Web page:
I waited at my dad’s side while he placed big onions, heads tied with rubber bands, onto rings, (Class: onions, 3), pinned pansy heads on black cloth like so many butterflies, (Class: pansies, heads 3) and arranged tatties on a plate (Class: potatoes, white, 5). I had also watched while he dug up three rows of these in the garden till he found five all the same size and shape.  Then he carefully displayed his dahlias, (Class: dahlias, assorted blooms) his pride and joy.  When he was done, he helped me find a wee vase, filled it with water and arranged my posy.

In the main hall entrants set out their produce, but not before filling out cards for each entry which had to be correctly labels for its class; rose, single; rose, vase;  sweetpea, single;         sweetpea, vase; gladioli, single; gladioli, 3; dahlia, 3 same;       dahlia 3 assorted blooms;household plant, foliage only; household plant, flower; and so on.  The vegetable section was the most popular with best white potato, best red potato, best round potatoes, best tomatoes, best turnip, cabbage, cauliflower, salad, carrots and leeks.  The most hotly contested where the biggest leek, (Class: leeks ,largest, single,) and best carrots, (Class: carrots, best shape 3).   
Overseeing everything was Davy Smith the secretary. He would settle at a desk near the door and inspect all the contributions and their relevant cards while Pete Kerr collected the one or two penny fee per entry.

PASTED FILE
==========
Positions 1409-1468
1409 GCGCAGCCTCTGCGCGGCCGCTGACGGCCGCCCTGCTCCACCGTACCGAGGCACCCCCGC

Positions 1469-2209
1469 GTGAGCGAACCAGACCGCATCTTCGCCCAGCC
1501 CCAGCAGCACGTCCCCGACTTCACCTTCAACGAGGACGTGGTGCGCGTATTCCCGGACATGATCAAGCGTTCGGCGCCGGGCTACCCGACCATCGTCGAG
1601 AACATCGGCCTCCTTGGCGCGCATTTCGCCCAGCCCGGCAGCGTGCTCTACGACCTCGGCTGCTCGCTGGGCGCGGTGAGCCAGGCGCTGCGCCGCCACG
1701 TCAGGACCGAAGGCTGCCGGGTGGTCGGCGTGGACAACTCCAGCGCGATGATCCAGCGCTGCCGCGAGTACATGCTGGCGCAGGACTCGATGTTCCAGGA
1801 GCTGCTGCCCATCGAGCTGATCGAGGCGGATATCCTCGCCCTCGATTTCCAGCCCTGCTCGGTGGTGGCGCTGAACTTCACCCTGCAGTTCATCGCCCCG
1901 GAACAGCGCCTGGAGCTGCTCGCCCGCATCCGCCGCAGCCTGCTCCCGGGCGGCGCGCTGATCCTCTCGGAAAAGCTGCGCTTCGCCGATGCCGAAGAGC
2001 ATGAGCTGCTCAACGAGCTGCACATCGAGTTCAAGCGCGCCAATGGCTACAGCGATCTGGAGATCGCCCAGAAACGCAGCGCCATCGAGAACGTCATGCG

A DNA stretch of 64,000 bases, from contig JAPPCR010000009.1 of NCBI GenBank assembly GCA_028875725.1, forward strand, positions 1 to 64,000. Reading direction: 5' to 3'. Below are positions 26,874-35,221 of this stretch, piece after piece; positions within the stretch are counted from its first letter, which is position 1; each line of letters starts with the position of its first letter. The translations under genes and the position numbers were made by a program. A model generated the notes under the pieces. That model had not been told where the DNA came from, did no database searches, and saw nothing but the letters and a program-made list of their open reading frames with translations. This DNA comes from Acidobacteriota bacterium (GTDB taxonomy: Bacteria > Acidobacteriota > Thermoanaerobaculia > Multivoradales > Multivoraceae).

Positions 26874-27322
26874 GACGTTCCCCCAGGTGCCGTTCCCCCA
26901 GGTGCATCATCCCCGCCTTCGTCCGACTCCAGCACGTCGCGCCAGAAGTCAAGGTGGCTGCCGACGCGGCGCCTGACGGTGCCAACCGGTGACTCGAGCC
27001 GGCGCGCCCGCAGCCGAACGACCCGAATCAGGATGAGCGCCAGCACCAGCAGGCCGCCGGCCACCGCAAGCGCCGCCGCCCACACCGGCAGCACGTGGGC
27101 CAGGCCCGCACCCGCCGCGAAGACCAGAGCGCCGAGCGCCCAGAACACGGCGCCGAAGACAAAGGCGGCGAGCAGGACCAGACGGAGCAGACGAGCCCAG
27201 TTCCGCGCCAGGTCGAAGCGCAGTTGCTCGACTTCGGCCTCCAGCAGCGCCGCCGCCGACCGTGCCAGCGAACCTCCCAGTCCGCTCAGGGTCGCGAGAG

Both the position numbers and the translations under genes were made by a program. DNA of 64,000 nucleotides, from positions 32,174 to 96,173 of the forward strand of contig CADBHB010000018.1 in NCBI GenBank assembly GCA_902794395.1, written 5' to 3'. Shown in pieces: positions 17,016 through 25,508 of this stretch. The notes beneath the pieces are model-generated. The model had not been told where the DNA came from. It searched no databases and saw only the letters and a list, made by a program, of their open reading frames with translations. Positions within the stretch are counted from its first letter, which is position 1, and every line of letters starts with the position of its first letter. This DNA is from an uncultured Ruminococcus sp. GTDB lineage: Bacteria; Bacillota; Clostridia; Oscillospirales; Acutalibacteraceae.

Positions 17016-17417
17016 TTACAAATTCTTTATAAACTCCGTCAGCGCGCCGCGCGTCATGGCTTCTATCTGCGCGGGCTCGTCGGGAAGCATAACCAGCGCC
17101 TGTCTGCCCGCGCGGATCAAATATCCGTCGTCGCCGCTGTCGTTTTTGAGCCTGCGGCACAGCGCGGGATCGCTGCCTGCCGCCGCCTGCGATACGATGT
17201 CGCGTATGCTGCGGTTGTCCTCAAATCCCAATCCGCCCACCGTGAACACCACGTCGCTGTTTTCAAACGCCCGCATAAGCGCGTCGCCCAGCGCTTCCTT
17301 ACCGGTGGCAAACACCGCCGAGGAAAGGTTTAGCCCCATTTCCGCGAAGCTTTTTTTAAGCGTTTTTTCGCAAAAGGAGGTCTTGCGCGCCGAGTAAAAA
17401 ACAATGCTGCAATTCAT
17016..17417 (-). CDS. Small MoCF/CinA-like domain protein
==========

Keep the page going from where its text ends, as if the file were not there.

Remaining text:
‘No, no, no,’ Davy would snatch his bunnet from his head, scratch his bald pate and put the bunnet back on, ‘pit yer name on the back.  Crivens, how mony times dae ay hae tae tell ye fowlk?  Dinae pit yer name on the front o’ the cerd, pit yer name on the back o’ the cerd’. 
He would fling the offending article back at the entrant.  Grown men would dutifully take
the offered fresh card from Peter Kerr and sidle off to rewrite it.
On the day, a team of six judges went round the hall before it opened to the public, complete with tape measure and Davy Smith’s stubby pencil.  That pencil fascinated me; it never seemed to change in size no matter how many times I saw it.  He would take it from behind his ear, lick the tip and take copious notes on winners and losers.
When the doors opened there would be a dignified scramble to find the red winners, green seconds and yellow thirds, cups, rosettes and recommendations.  Best in show was as eagerly anticipated as anything at Chelsea and many a grumbled complaint heard.
‘Best hanging basket?  That’s no a hanging basket, that’s a plant pot in a rusty cage,’ Micky Shepherd complained looking straight at a blushing Mrs Meigle, mother of the Horty president),  who took the award every year.  Sure enough to an untrained eye, (mine,) it was a bit pathetic in comparison to Micky’s profusion of hanging lobelia and begonias. 
I didn’t win with my pansy posy, but my dad got best potatoes, white, 5, that year.  I guess it was worth digging up three rows of tatties for. 


  1. What a lovely memory! I felt as if I were attending the judging of the garden entries.

  2. You can't trust a Campbell :)

  3. I have often heard the stories about the fierce competition at flower shows, but have never personally witnessed it. I understand completely though why awards being given because of association are viewed as unfair. It is usually not quite as obvious as what you described and can often be dismissed as the individual opinion of the judges, but it is still unfair. The stress of these types of competitions would generate a lot of ugly behavior, as you have shared. Such a shame. It really should be a fun and friendly event.

    I would have liked your dad. I really like the way he confronted the unkind actions of another toward a child.